4. Incorporate into the Interview Additional Skills.
The likelihood of your skill set matching identically the skill set of the position you are seeking is less than 75 %. While you might be short on one or two of the specific job requirements, you most likely will be long with additional skills not specifically required by the position. In this case, I strongly advise you to mention these skills as the interviewer might have alternative plans for you. For example, the interviewer might see in you a person who has strong leadership skills and might be looking to promote you from the position you are interviewing for to that of a more responsible manager six months “down the road”.
5. Never Demand a Salary.
All too often people make the mistake to demanding a salary that maintains their current lifestyle. Clearly, they do not understand that the skill set they are offering dictates their compensation and has absolutely nothing to do with their current life style. If I were interviewing a person and they made a statement to the effect, “As a minimum I require a salary of x”, I can guarantee you the interview would be over before the end of the sentence.
6. Prepare a Summary Statement.
Don’t ever let an interview end by you simply answering the last question the interviewer asked. Always conclude an interview with a two minute summary that addressed that value that you can add to their company by discussing your skill sets against the positions stated responsibilities. I strongly suggest you write this out and practice it in front of a mirror several times prior to your interview.
7. Prepare a Thank You Correspondence.
Always send a thank you letter. This communication, be it via e-mail, snail mail or fax, should be timely in nature and should begin with a one sentence thank you for the interviewers time. The body of the letter should re-iterate your specific skill set against each of the jobs stated responsibilities. In addition, you should always mention those additional skills that you will be adding to the position which are not specific to the position and how they will add value to the company. The letter should never be longer than one page (for me the value of the thank you letter was equally as important as the interview itself. This letter informed me of the candidates written communication skills. Generally speaking, I usually receive thank you letters that are between two and three pages. As a place a high value on written communication, I have developed a policy, not only for the content of this thank you letter, but all correspondence I receive, in general: If you can’t say it in a one page memo, you can’t work for me.)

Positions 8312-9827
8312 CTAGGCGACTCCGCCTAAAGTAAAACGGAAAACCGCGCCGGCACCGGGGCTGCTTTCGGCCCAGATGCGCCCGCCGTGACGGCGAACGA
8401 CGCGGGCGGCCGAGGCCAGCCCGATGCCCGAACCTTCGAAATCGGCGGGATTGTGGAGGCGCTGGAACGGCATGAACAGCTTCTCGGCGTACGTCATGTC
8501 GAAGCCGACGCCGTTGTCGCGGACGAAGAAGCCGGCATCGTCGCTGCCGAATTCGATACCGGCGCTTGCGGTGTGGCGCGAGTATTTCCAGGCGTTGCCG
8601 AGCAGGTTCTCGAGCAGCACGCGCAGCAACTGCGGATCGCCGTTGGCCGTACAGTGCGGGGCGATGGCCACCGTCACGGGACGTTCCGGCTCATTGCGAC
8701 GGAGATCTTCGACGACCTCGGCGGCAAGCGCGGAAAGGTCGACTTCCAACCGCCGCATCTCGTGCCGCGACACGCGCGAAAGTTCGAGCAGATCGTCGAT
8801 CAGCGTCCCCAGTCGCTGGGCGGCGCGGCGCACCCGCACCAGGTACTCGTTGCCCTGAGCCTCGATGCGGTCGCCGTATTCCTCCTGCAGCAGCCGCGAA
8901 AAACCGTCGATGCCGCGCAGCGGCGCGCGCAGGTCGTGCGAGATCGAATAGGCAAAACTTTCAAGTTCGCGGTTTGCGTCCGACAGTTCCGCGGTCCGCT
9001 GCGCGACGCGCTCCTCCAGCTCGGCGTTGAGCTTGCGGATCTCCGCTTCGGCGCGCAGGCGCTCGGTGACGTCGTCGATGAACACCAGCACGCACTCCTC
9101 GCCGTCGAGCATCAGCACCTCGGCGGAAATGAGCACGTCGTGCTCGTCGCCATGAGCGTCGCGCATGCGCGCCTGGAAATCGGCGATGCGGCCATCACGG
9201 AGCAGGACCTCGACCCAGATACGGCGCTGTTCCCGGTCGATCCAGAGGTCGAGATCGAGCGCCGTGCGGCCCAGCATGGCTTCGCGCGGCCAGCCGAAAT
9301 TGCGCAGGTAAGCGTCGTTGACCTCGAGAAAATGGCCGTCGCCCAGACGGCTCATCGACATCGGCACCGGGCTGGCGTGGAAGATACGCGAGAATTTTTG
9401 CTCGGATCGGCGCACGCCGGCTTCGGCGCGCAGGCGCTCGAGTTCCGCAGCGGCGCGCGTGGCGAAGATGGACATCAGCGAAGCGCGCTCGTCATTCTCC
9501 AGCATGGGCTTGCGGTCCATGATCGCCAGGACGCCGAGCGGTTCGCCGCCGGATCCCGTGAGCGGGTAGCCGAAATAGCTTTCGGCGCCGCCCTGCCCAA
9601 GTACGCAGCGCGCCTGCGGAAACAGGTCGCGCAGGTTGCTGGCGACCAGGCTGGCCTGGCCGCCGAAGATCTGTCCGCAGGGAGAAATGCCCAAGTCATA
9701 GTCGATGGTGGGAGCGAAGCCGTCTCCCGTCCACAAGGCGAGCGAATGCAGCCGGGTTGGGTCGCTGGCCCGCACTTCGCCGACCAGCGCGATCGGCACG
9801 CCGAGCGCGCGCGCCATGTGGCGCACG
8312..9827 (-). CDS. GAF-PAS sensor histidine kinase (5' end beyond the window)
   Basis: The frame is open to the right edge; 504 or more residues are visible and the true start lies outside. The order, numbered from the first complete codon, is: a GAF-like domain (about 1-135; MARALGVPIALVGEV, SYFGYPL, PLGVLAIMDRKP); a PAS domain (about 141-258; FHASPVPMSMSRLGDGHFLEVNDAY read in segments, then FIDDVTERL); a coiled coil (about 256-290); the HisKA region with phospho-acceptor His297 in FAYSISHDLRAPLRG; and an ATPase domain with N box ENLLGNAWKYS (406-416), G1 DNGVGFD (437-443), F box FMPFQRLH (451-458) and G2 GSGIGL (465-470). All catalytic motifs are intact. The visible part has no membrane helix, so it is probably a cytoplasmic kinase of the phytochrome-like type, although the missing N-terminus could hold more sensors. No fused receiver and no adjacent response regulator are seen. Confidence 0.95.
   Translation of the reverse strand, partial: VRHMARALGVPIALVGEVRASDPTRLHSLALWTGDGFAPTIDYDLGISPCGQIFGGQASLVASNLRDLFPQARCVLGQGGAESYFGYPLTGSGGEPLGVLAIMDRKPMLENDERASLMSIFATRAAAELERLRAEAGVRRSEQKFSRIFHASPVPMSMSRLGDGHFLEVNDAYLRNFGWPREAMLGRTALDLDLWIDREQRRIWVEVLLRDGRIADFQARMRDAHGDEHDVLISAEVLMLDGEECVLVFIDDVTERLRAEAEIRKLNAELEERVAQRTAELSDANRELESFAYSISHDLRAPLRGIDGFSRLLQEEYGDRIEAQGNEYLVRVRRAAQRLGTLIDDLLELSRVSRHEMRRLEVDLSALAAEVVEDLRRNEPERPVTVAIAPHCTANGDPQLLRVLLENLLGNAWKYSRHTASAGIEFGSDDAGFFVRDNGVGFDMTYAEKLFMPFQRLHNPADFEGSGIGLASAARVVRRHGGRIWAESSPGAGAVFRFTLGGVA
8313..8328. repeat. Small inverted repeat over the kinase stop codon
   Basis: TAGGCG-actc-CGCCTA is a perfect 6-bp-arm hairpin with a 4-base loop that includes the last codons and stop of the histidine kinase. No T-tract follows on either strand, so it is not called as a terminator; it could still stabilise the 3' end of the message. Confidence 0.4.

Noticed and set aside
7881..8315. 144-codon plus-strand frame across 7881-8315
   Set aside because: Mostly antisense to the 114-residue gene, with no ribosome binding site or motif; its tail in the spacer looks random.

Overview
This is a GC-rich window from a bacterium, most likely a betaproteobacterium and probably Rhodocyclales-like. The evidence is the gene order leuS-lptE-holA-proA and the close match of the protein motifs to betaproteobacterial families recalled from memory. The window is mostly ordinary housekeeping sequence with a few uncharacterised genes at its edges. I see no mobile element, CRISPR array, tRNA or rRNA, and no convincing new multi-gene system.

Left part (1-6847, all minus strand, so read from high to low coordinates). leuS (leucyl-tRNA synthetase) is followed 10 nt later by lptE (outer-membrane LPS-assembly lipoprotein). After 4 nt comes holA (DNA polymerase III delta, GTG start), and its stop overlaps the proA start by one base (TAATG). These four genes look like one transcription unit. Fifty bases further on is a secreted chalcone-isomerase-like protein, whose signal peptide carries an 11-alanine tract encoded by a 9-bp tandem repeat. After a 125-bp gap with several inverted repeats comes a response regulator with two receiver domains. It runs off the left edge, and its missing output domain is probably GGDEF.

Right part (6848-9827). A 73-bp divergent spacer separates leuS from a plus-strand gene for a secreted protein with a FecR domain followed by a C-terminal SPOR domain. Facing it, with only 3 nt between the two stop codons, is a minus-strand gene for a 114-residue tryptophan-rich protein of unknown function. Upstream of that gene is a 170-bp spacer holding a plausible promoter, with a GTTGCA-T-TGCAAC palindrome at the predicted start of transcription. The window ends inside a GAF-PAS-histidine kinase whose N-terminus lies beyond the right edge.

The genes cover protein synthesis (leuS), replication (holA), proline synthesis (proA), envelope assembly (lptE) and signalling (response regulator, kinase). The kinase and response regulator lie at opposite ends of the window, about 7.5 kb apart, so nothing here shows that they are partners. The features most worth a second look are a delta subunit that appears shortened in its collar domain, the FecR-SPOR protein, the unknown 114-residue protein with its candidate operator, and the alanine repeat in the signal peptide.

Keep your thank you letter to one page.
As a way to impress your interviewer have prepared a pre-written thank you letter. Immediately after you return home from the interview customize the thank you letter to reflect the content and tone of the interview. DO NOT e-mail or fax the thank you letter at that point. I suggest you send it between 11 PM and 1 AM and always via e-mail. I have used this strategy on numerous occasions and the next day, not only did I receive an offer but a complement from the interviewer informing me how impressed he was with my willingness to prepare the thank you letter in the late evening.
Written by Bob Jenkins, Founder & Chief Executive Officer of Southwest Beverages®
Bob has had the privilege of working for some of America’s largest and well run public and private companies, including Philip Morris, Canada Dry, Dr Pepper, Cadbury Schweppes, Snapple Beverage Corporation, Tasker Capital Corp. and The Water Club and River Cafe – two of New York’s finest fine dining restaurants. He has worked in various capacities as Finance Manager, Controller, Director of Finance, Vice President Finance & Administration, Chief Financial Officer, Secretary, and Treasurer.
Bob holds a Masters of Business Administration degree in accounting from the University of Tennessee and a Bachelor of Science degree in accounting from the University of Arizona.
Southwest Beverages® is a manufacturer and marketer of two brands of premium quality dry mix beverages: Sippity® hot cocoa mix and Kemosabe® gourmet flavored coffee. All Southwest Beverages® products are uniquely blended flavors that contain all the ingredients necessary for you to enjoy the ultimate hot beverage experience. Simply add water and stir-then sip, savor and enjoy.
For more information, please visit www.southwestbeverages.com.